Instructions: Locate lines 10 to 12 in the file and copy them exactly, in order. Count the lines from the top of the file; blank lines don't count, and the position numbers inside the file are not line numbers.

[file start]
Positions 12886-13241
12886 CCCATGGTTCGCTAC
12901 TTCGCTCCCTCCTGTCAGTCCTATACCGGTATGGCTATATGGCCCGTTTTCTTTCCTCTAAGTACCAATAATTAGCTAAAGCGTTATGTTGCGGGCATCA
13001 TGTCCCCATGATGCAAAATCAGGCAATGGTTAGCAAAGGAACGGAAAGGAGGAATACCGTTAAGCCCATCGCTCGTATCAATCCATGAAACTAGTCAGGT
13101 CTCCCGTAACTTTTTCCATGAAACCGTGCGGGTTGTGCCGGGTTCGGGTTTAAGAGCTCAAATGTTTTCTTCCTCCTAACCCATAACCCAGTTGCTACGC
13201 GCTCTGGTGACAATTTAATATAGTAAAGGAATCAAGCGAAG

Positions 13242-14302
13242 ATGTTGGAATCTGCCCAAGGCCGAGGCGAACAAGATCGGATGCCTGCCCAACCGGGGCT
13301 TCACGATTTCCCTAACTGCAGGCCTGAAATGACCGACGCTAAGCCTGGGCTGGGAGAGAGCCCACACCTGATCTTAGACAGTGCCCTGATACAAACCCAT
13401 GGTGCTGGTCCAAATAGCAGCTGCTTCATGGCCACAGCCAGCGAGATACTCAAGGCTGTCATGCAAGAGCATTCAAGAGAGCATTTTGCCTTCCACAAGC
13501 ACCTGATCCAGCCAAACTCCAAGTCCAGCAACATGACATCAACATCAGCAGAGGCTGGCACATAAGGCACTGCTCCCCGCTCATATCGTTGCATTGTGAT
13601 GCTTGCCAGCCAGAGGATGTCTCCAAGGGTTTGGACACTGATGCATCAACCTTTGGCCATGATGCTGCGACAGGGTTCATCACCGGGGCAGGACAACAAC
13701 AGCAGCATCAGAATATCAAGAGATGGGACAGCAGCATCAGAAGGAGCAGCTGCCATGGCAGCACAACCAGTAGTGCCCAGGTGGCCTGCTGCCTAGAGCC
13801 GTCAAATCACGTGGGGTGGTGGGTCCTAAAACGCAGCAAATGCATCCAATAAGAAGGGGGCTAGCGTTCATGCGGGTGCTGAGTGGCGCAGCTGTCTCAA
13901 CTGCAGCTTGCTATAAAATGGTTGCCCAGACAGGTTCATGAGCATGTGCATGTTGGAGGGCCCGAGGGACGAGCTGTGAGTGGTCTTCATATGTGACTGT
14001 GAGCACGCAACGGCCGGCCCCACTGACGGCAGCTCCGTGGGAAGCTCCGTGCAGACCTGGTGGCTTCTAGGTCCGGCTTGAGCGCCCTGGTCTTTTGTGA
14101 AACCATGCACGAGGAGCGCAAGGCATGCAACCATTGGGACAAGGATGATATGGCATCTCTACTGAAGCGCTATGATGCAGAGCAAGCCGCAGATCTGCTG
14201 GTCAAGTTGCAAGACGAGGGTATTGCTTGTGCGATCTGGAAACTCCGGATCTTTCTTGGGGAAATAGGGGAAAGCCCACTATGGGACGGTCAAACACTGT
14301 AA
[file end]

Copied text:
13401 GGTGCTGGTCCAAATAGCAGCTGCTTCATGGCCACAGCCAGCGAGATACTCAAGGCTGTCATGCAAGAGCATTCAAGAGAGCATTTTGCCTTCCACAAGC
13501 ACCTGATCCAGCCAAACTCCAAGTCCAGCAACATGACATCAACATCAGCAGAGGCTGGCACATAAGGCACTGCTCCCCGCTCATATCGTTGCATTGTGAT
13601 GCTTGCCAGCCAGAGGATGTCTCCAAGGGTTTGGACACTGATGCATCAACCTTTGGCCATGATGCTGCGACAGGGTTCATCACCGGGGCAGGACAACAAC